The Ativ Q is a Windows 8 tablet with a difference -- as well as sliding from tablet to laptop, it can switch into Android Jelly Bean too, so you can take advantage of Google Play's plethora of games and apps.
Samsung hasn't announced how much the 13-inch slider-slate will cost, but I'm really hoping it'll be affordable. Its 3,200x1,800-pixel resolution screen implies it'll be pretty pricey, but fingers crossed.
The two OSes run on the same brand-new Intel Haswell chip and are amazingly well integrated. You can pin Android apps to your Windows homescreen, just as you would a Windows app or web page, so when you tap it, it opens Android -- which only takes a second -- and then opens your app. You can even have two apps open on different OSes at the same time.
Until we get the thing in for review we don't know exactly how it works or what restrictions there might be. But in our short hands-on time, it was seriously impressive, and seemed like a great way round the lack of apps on Windows Marketplace. I don't imagine Microsoft's too happy about that, but hey. Here's Luke going hands-on last night:
Also on show last night was a compact system camera that's a more powerful phone than most phones. The Samsung Galaxy NX is a followup to the excellent Galaxy Camera, with swappable lenses, a 1.6GHz quad-core processor, 16GB of storage and a huge 4.8-inch screen.
The Ativ One 5 Style has maybe the most confusing name of any tech product this year, having neither one nor five of anything -- it's a 21.5-inch all-in-one touchscreen PC that looks a lot like a huge Galaxy Tab, with a thick white plastic bezel. With HDMI in and out and a Full HD screen, it could be a great space-saving TV and computer in one. Speaking of Tabs, there was a new Ativ Tab 3, a 10-inch Windows 8 tablet that's only 8.2mm thick.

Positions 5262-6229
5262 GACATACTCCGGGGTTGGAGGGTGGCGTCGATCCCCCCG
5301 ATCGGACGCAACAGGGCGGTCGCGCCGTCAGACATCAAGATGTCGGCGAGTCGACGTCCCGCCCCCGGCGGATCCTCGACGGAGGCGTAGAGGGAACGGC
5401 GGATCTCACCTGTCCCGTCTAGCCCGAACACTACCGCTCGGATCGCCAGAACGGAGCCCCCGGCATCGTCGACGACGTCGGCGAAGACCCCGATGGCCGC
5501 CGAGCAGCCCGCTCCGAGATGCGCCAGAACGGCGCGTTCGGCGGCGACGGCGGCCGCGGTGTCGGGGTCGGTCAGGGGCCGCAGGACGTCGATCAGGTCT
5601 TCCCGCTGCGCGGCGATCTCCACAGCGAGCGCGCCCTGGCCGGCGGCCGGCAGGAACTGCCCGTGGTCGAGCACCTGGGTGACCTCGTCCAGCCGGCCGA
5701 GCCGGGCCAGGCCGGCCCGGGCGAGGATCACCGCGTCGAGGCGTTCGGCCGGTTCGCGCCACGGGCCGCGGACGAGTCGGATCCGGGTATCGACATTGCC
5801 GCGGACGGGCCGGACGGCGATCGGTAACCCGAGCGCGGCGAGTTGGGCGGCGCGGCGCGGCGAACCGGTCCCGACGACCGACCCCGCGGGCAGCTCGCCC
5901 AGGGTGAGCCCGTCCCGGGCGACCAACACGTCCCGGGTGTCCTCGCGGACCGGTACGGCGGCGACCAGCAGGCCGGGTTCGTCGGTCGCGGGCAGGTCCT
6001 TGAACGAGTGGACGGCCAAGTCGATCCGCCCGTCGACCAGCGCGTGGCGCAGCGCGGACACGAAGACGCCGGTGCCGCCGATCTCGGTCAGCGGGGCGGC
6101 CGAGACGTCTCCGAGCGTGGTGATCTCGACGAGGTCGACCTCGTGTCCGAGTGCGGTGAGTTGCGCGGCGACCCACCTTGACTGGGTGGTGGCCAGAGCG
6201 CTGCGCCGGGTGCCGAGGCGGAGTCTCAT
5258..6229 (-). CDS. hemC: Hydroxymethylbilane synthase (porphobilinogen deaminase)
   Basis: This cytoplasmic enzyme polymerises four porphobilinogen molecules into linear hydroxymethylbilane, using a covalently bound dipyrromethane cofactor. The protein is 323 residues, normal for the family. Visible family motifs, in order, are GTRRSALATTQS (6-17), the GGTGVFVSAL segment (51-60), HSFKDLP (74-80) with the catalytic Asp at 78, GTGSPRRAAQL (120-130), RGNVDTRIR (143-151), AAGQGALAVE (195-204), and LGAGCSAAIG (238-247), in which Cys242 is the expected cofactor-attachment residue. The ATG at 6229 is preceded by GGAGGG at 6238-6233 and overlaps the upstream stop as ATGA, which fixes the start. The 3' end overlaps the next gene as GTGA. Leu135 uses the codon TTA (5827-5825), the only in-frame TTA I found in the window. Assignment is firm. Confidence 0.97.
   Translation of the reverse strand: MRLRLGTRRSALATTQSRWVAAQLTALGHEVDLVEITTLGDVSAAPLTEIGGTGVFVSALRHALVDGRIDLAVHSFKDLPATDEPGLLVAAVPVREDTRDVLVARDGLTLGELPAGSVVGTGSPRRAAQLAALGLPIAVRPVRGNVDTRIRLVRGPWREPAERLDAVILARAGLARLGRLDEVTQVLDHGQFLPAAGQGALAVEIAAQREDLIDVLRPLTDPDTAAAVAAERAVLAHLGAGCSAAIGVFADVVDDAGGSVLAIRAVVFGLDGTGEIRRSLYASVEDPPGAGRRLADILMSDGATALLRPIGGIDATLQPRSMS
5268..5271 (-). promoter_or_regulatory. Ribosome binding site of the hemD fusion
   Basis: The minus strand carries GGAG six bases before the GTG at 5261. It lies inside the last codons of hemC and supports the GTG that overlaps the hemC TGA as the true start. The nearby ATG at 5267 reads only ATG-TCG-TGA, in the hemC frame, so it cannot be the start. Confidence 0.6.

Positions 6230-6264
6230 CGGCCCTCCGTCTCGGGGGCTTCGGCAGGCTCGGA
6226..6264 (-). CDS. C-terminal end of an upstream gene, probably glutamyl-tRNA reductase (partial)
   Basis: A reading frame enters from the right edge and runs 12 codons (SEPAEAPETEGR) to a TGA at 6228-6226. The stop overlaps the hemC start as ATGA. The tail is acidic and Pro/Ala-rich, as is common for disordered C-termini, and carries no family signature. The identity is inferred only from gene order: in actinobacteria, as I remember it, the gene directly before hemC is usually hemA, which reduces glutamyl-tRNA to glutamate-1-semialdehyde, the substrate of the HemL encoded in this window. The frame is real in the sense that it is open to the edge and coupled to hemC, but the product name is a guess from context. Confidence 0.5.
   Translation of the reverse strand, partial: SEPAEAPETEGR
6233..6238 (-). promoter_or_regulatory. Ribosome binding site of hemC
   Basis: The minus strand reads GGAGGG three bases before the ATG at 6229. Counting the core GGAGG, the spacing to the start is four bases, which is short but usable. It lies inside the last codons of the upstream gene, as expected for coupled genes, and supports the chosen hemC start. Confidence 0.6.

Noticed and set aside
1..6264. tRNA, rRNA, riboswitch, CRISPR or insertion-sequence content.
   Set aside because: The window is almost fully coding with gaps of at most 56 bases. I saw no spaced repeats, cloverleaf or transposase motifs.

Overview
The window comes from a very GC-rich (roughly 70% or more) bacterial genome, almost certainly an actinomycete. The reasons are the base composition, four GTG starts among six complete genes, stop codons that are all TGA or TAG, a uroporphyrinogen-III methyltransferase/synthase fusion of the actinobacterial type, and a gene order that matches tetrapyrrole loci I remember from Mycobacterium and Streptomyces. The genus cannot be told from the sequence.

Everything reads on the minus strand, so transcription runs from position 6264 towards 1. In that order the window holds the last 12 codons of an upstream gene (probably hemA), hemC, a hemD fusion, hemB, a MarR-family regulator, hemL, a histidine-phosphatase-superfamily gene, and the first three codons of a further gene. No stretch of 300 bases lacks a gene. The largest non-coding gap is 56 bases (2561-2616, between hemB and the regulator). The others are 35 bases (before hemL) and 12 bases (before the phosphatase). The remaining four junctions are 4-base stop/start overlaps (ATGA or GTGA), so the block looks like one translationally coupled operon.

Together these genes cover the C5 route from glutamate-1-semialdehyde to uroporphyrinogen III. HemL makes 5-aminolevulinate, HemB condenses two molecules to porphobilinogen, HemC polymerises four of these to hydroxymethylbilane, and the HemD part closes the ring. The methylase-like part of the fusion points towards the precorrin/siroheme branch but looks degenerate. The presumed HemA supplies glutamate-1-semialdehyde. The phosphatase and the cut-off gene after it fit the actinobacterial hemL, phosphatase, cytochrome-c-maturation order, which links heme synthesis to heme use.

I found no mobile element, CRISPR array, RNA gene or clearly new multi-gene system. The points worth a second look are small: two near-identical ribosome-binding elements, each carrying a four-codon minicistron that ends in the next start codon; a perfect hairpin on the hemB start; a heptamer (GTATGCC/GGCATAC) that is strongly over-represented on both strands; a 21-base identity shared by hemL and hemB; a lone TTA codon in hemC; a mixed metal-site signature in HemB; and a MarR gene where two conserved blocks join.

New last night were two Ativ laptops too, the formidable 3,200x1,800-pixel Ativ Book 9 Plus, and the more modest white Ativ Book 9 Lite, both with Windows 8 and touchscreens.
Samsung took the opportunity to show off previously announced Galaxy blowers, including the S4 Mini, S4 Active and S4 Zoom. The dual-core Mini is hardly worthy of the S4 moniker, but the rough-and-tumble Active is a classy bruiser, and the Zoom is almost more camera than phone. You can check out all our hands-on first impressions over on the big site, CNET.com:
What do you make of Samsung's new gear? Anything catch your eye? Would you use a dual Windows-Android device? Deliver your verdict in the comments below, or over on our prolific Facebook page.
Update: Changed a mention of booting into Android for 'switch' because as a commenter points out below, Android is probably virtualised within Windows.